Finance Globe

U.S. financial and economic topics from several finance writers.
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Slow and Steady Wins the Credit Score Race

You can kill a good credit score in a matter of months. It’s easy. In fact, you don’t have to do anything because not doing something, specifically not paying your bills, is precisely what makes you lose a good credit rating. Once your good credit score is gone, getting back won’t be so easy or as quick. Think of it as growing your hair long again after getting a haircut. It takes just a short time to whack off those long locks. But it may be several months or years before your hair is the same length again.

You might already know that negative credit information stays on your credit report for seven years. And the more recent those negative items are, the more they’ll hurt your credit. If you’ve fallen behind on payments, you can’t fix the damage to your credit by catching up. Credit scoring doesn’t work like that. All the mistakes you’ve made within the past seven years (10 years if it was a bankruptcy) will affect your credit. Some mistakes hurt worse than others. For example, a bankruptcy, repossession, or foreclosure will hurt your credit score more than a 30-day late payment.

The presence of recent, positive information on your credit report is exactly what you need to turn your credit around, but you can’t expect fast results. It takes work to rebuild your credit score. The negative items will eventually get old and drop off your credit report. But, you also need to have timely payment history to get a great credit score again. How to do this? Start by opening a couple of new credit accounts. You'll probably have small credit limits on these accounts. When you have bad credit, banks probably won’t trust you to responsibly handle a large credit limit. It’s ok. You have to start somewhere and it's better than nothing.

As you show your creditors that you can manage a small credit limit, they may extend a little more credit to you, either voluntarily or upon your request. Wait about three to six months after opening your account before you request a credit limit increase. You’re more likely to get a credit limit increase if you’ve paid on time and have kept your balance low relative to the credit limit.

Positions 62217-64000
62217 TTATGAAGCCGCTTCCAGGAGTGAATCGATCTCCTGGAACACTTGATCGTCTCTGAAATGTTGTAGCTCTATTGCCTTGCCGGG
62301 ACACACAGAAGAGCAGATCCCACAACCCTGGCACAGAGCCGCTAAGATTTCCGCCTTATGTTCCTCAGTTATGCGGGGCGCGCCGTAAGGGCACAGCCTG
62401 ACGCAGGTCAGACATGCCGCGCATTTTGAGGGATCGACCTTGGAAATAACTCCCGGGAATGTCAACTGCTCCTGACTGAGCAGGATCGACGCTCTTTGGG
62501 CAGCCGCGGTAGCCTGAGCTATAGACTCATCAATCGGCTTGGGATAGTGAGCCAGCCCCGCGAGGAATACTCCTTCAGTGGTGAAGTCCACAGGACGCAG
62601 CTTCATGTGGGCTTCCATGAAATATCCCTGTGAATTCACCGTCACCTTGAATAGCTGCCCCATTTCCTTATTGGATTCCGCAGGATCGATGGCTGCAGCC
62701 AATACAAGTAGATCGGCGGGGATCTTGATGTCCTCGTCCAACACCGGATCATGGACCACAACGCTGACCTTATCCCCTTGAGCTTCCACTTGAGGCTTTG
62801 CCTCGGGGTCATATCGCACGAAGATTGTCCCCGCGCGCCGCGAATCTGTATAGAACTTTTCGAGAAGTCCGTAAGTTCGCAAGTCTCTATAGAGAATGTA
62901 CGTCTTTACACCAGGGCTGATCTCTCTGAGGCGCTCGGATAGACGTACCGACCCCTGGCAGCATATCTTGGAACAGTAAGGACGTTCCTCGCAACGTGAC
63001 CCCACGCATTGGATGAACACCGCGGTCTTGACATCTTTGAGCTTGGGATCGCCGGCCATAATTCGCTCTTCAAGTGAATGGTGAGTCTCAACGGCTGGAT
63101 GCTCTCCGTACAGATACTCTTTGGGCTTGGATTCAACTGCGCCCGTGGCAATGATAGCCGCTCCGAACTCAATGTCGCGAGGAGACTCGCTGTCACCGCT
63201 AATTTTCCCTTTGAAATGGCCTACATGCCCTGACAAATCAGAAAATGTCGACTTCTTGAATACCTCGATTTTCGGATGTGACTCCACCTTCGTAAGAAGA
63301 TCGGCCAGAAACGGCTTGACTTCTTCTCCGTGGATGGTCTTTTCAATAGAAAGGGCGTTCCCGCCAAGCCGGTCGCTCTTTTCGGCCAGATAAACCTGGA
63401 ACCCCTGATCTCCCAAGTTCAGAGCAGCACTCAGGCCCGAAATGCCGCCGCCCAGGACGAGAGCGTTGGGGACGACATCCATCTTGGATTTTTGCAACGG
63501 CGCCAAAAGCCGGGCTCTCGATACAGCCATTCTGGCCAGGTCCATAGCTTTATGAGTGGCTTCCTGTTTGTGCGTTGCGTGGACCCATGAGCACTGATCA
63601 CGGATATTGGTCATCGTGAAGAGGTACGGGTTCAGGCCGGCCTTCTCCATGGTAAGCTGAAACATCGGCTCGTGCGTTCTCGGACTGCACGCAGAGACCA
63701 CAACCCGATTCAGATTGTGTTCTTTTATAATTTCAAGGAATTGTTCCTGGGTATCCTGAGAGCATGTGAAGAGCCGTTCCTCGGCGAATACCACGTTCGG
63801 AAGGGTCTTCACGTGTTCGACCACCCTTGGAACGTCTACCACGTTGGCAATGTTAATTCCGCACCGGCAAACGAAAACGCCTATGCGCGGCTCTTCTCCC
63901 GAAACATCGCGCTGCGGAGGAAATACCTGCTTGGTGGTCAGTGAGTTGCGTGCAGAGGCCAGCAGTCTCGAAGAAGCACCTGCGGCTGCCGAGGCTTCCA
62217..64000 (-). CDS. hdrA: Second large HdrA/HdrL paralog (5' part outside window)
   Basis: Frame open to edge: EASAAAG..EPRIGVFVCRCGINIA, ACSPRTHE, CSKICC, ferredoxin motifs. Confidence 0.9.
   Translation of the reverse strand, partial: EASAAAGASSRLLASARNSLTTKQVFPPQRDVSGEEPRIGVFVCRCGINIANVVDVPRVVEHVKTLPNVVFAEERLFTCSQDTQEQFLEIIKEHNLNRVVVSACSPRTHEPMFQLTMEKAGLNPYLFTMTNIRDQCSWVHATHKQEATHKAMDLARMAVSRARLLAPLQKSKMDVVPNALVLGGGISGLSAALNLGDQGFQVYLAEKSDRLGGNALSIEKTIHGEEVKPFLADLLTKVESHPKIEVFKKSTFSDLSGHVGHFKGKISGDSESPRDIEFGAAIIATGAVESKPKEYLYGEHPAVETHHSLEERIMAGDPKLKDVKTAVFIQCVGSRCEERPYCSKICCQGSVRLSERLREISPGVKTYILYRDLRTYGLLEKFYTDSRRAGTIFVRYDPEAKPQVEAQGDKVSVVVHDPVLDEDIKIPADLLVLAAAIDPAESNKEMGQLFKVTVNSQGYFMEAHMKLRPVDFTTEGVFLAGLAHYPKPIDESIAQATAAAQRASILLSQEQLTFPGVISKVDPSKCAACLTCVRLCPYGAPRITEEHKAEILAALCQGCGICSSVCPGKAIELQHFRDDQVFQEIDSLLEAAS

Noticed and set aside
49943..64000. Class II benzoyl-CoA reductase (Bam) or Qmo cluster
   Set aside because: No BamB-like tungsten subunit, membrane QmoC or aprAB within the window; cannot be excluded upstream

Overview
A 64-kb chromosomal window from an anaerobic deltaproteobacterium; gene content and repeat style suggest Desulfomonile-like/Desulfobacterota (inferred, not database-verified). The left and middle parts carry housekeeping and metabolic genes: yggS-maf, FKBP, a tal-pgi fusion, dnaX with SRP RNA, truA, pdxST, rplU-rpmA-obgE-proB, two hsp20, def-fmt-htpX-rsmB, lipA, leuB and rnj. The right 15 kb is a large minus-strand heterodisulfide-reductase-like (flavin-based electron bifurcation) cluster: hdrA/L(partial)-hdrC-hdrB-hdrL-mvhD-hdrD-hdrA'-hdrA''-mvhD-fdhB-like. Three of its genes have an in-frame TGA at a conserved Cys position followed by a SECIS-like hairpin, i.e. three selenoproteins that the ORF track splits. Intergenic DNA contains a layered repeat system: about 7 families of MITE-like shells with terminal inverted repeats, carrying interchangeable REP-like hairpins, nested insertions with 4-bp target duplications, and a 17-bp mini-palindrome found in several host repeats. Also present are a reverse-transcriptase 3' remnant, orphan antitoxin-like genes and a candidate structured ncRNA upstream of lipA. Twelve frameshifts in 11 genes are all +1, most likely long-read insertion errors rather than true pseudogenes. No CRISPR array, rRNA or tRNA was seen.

Increases in your credit limit are a sign that your credit is improving. Creditors are willing to let you borrow a little more than they would at first.

If your creditors refuse to raise your credit limit, try not to get frustrated. Instead, figure out why. When a creditor denies your request for a credit limit increase, they’ll follow up with a letter explaining why. You’ll get a free credit report or credit score (or both), if either was used in the decision to deny your credit limit increase.

Subscribing to a credit monitoring service can help you see how your credit score is changing in response to your new credit habits. If you don’t want to pay for credit monitoring services, you can use a free service like CreditSesame.com or CreditKarma.com to check your credit score. Note that these are both educational credit scores, not the ones used by lenders to approve your credit card application. Still, watching these scores over a period of time will show you how your credit score moves. You’ll see it inch up every few weeks and it may shoot up when negative things drop from your credit score.

Don’t be discouraged if your credit score drops a few points. It happens. The important thing is to keep being responsible with your credit. It will take time, but your credit score will respond.
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Monday, 26 August 2019

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